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Standing up for the right to graze

News Icon 16/12/2015

Here is part 2 of my interview with Neil Darwent. 

Neil recently launched Free Range Dairy and the ‘Pasture Promise’ label to offer an alternative vision, one where cows are guaranteed the freedom to graze for much of the year. I wanted to find out how things were going at a time when some in the farming industry are pushing for mega dairies.

Philip: How are such powerful interests as food manufacturers and the National Farmers’ Union as well as the Department for Environment, Food and Rural Affairs reacting to the Free Range Dairy Pasture Promise?

Neil: Right now farmers find themselves in a ridiculous position where, even when there is a global over supply of milk, they see little alternative other than to increase production, to stay in business. But, it has been difficult for us to win support for an alternative vision from the National Farmers’ Union or DEFRA, largely due to a fear of being accused of promoting one farming system over another.

Instead there have been calls from industry leaders for farmers to embrace the brave new world of global dairy markets, explore the potential riches for dairy exports and ramp up production to feed 9 billion people. Now we are seeing the fallout from ‘sustainable intensification’ with milk price volatility driving farmers out of business every day.

It’s not difficult to see why many who run small farming businesses feel that nobody represents them. Industry-led attempts to promote milk are diluted by an overriding need to ensure those who have invested in intensive farming are not left out. This means that time and energy is focused on trying to persuade people that industrial dairy is good for them, rather than providing them with what they really want – high quality milk from cows in fields.


There is an urgent need for farmers who want to win value in their farming to unite under one banner and I hope that the Pasture Promise label can be that banner. But we need people to stand alongside our farmers and say we make the Pasture Promise.

Philip: And what do you see as the way forward in terms of protecting grass based dairying in this country?

Neil: I believe the best way to protect grass based dairying in the long term is to promote a clear understanding for the value that it delivers for our nation.

I am not in favour of protection in the form of price fixing or government intervention and I don’t believe it is necessary. We have neglected the marketing of milk for too long and yet it is clear to see from the bottled water industry that simple essentials such as water or milk can return real value to the producer.

Bottled water is not worth more than milk but it fetches a higher price because there is discernible value to it. Milk from pasture-based dairy farms need to convey simple messages about its source – the cows that produce it, the surroundings in which the farm sits and the distinct nutritional qualities of milk from grass.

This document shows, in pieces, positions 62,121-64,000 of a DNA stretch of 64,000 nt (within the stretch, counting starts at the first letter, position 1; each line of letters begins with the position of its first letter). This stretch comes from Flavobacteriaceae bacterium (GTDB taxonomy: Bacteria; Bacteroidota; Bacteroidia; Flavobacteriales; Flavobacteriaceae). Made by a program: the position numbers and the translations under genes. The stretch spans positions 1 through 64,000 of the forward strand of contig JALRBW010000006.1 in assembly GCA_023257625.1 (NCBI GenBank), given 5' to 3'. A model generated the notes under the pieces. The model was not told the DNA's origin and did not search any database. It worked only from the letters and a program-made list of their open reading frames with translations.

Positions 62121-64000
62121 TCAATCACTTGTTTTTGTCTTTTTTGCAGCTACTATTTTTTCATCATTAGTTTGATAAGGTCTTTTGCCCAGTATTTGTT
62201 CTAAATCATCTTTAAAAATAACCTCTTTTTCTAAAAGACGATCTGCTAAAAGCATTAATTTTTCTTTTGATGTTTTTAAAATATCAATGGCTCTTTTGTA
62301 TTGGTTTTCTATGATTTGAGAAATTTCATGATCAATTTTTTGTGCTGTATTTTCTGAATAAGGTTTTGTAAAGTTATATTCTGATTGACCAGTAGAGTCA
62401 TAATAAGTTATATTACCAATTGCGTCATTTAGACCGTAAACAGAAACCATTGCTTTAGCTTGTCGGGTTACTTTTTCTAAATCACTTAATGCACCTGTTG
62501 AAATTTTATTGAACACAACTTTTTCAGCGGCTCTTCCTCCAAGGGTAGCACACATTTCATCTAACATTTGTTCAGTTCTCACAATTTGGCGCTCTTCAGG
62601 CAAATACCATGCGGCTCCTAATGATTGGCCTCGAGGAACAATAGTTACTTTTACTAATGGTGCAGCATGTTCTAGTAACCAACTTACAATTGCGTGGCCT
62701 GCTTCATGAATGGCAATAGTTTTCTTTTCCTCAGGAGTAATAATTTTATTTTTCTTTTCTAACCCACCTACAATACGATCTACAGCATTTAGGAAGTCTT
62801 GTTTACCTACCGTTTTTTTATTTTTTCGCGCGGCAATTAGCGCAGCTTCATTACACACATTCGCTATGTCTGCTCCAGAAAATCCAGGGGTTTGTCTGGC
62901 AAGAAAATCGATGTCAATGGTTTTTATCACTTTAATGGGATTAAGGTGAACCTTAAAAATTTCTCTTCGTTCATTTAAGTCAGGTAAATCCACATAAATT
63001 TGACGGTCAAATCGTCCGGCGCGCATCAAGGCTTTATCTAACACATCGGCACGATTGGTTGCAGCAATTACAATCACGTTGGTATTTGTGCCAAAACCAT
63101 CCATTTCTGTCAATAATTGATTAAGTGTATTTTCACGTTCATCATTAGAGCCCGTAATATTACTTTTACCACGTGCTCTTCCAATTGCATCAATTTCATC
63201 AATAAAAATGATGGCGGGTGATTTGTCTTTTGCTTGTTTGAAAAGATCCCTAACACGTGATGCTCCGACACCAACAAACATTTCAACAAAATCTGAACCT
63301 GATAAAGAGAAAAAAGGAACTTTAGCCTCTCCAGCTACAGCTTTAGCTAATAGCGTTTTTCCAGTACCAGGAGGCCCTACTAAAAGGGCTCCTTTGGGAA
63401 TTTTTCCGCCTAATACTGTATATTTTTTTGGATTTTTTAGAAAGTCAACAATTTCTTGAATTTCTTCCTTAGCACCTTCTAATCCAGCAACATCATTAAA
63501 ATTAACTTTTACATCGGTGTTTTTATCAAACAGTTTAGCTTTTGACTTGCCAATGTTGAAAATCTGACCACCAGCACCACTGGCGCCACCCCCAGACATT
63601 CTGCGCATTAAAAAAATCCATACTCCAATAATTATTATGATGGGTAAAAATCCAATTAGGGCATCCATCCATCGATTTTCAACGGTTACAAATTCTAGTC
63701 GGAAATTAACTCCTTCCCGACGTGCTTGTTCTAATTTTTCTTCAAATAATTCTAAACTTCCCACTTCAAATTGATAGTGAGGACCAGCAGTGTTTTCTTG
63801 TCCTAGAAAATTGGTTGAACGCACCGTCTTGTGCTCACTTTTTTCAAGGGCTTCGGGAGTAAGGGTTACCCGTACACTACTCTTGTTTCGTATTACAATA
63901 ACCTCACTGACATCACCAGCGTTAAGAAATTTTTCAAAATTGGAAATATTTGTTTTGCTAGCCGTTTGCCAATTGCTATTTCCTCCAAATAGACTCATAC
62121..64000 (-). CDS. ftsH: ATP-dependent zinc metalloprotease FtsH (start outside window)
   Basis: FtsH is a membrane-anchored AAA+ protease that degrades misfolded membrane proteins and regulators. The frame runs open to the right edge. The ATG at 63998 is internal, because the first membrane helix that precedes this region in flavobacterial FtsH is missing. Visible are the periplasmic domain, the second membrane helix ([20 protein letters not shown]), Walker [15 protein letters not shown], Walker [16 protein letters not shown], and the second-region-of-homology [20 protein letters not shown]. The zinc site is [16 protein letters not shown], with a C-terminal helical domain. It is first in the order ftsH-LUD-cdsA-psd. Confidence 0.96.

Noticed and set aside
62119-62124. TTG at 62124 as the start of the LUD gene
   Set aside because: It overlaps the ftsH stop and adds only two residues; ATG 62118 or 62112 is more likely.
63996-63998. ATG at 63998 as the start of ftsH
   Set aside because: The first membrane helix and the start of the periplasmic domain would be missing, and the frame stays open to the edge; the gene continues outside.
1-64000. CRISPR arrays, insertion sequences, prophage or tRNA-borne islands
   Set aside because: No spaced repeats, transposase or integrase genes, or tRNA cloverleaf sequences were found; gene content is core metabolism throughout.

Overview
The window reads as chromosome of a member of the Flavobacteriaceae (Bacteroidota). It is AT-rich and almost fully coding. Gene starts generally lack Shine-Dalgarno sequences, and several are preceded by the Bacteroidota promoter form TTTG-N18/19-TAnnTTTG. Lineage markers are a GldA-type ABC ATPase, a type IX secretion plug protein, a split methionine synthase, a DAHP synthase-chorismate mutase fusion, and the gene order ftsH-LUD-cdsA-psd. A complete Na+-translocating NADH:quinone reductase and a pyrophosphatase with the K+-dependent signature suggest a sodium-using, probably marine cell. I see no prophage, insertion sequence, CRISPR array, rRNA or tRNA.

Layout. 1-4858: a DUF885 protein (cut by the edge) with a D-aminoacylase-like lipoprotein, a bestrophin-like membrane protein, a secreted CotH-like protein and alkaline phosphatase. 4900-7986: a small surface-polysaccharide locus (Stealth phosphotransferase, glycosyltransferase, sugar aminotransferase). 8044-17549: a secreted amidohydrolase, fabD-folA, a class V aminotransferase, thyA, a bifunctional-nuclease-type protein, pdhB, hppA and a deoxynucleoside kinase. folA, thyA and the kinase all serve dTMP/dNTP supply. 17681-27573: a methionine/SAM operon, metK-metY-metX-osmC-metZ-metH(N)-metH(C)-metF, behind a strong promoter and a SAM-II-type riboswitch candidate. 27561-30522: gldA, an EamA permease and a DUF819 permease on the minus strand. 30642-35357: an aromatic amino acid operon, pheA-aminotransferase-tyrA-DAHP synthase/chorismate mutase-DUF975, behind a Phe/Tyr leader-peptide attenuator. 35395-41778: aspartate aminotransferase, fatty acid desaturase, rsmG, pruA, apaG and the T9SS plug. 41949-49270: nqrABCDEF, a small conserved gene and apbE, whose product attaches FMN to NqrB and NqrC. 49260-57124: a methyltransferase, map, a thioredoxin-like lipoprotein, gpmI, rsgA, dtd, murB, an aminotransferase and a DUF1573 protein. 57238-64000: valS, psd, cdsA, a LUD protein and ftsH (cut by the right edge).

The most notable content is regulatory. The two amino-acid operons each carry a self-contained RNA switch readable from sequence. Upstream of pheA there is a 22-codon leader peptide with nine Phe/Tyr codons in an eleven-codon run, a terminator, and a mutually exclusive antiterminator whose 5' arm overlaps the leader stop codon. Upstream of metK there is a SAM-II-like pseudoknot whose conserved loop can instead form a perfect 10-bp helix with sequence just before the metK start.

Whilst we are fortunate to have a climate in the UK that enables us to grow an abundance of grass, it is still a largely under-utilised resource on many dairy farms in the UK. That’s why Free Range Dairy is working with academics and commercial organisations to put together soil, pasture and water workshops for farmers that will encourage more responsible approach to sustainable farming and make better use of natural resources at their disposal.

By taking a ‘two pronged’ approach to complement the added value for milk from pasture-based herds with improved efficiency on farms, we can make sure that traditional dairy farms not only survive but flourish and grow.

Philip: Where can we buy free range milk and what’s been the consumer reaction?

Neil: Despite the wonderful reception we have had from people to the free range milk concept, getting the milk to market is still challenging. However, we are beginning to make a breakthrough thanks to collaboration with some incredible ‘can do’ people, who have a different attitude towards food and farming. This has been achieved by sitting down with farmers, milk processors and wholesalers and understanding what each requires in order to make free range milk a viable proposition.

I am pleased to report that we are now finding some enterprising, small dairies with farmers that graze their cows for six months each year and they are willing to segregate this milk. There are also some pioneering wholesalers who are prepared to go to the market and explain why we want to return a price premium to farmers who adhere to our Free Range Dairy standards.

Thanks to the support of organisations like Compassion in World Farming, recognition for the Pasture Promise label is growing and more people are asking for an assurance that the milk they buy come from cows in fields.

You can find out more about the people we are working with and outlets for free range milk via the website

You can also make the Pasture Promise and help us to show milk buyers and retailers that the British public want to make a more informed choice about the milk they buy. We believe change is possible and, with the support of people who care about cows and the countryside, we can make a difference.

Philip: Thank you!


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